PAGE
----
02:20 -  Return trip starts.  Headwinds now prevail. Nobile calculates a return time of 40 hours. After 24 hours, the Italia has only reached the halfway mark. Heavy fog. Strong headwinds. Ice has started to form on the engine propellers. Shards of ice break off and spin into the fabric of the envelope. 

07:30 (25 May)The radio operator sends: “If I don't answer, it's because we're having serious problems.”

09:25 (25 May) - The elevator (the hinged horizontal airfoil that moves the ship up and down) has iced over and stuck in the down position. The Italia is now “prow-heavy” (i.e., tilted with the nose lower than the tail). It is 300 meters above the ice. Nobile stops the engines to let the ship float up to 950 meters, above the cloud cover, in order to expose the envelope to direct sunlight and melt the ice. The heat will expand the hydrogen, which can be controlled by venting valves.

09:55 - This apparently works. The ice is gone and the ship restarts two of the three motors and descends to 300 meters. Italia is now moving at 45 km per hour.

10:30 - The ship suddenly tilts back towards the tail at an 8-degree angle. Nobile orders full power with the ailerons at maximum elevation. The crash is inevitable. Nobile stops all engines (to avoid a fire on impact); the crew tries, but is unable, to loosen and jettison the ballast chains.

10:33 -  Impact. The aft section strikes first and then rocks forward to shatter the gondola. The envelope remains largely intact. Ten of the crew are thrown from the gondola by the impact. The other six are trapped in the still buoyant envelope that now rises and carries them to their deaths. With heroic presence of mind, the crew (including the doomed members in the envelope) keep  throwing items of potential use onto the ice as they go down, including the tent and supplies that were to have been used on the aborted landing at the pole, itself.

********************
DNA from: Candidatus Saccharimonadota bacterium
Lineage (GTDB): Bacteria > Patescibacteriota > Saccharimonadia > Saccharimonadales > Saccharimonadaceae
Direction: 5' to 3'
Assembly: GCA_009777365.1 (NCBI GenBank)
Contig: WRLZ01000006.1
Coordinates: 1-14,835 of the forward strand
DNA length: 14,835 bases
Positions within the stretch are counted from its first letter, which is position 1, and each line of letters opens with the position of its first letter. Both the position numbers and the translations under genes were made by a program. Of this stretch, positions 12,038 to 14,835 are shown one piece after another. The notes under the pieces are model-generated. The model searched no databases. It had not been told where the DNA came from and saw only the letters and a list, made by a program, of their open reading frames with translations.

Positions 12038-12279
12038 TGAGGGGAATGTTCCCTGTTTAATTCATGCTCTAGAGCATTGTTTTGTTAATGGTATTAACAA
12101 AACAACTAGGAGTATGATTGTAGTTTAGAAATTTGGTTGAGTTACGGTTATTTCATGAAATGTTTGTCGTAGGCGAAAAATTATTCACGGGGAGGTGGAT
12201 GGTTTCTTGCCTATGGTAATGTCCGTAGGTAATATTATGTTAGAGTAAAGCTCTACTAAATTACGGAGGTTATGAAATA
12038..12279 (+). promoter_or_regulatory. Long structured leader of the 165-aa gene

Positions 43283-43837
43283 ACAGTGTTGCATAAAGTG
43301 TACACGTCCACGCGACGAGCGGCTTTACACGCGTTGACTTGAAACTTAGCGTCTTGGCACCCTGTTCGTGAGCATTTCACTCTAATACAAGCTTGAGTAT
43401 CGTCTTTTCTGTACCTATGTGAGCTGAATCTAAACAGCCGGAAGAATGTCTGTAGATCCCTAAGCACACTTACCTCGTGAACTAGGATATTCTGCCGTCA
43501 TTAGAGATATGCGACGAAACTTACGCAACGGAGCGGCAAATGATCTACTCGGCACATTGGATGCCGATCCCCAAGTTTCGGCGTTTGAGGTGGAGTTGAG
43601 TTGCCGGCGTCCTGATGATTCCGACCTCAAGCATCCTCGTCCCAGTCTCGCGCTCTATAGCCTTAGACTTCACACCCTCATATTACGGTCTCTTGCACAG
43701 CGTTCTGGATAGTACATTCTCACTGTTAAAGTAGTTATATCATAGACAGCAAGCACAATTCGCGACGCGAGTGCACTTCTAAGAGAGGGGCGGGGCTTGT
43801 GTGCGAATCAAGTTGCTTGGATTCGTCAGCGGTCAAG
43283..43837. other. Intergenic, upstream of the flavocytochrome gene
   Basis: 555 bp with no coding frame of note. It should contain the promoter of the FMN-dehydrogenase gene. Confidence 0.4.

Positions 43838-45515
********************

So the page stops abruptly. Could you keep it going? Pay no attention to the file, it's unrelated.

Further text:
The Italia came down at 81° 14'  N - 28° 14' E, or about  100 km (60 miles) to the NE of the Svalbard islands, their destination. They had covered over 1,000 km from the pole and from altitude were in sight of the mountains of the Svalbards. They almost made it.



OTHER CONSIDERATIONS:

The impression that Nobile's 1930 book, With the Italia to the North Pole, left with a number of reviewers (Herbert Matthews of the NYT was not the only one) was that Nobile was convinced to the point of arrogance of his own infallibility. Even if he was arrogant, that doesn't necessarilymean that the crash was his fault. (It doesn't mean anything, really. Unfortunately, you can be arrogant and still be right.) There are countless newspaper items about the crash, the rescue and the controversy surrounding Nobile's decision to let himself be rescued first. They are so confusing that you can almost make up your mind first and then cherry pick articles to support what you want to believe. I have tried not to do that, but here are a few that I find interesting simply because of the contradictions they contain. For example:

NOBILE CONDEMNED BY ITALIA BOARD   by Arnbaldo Cortesi  (from the NY Times)

Mar 4, 1929 -  General Nobile is not only held responsible for the wreck...but is sharply censured for having allowed himself to be taken off the ice-pack before his companions, which act is considered by the the committee not to have any plausible justification...The committee held sixty sittings, examining hundreds of documents as well as questioning all the survivors of the wreck of the Italia.      Note: it says "...all of the survivors..."; yet, ten days later: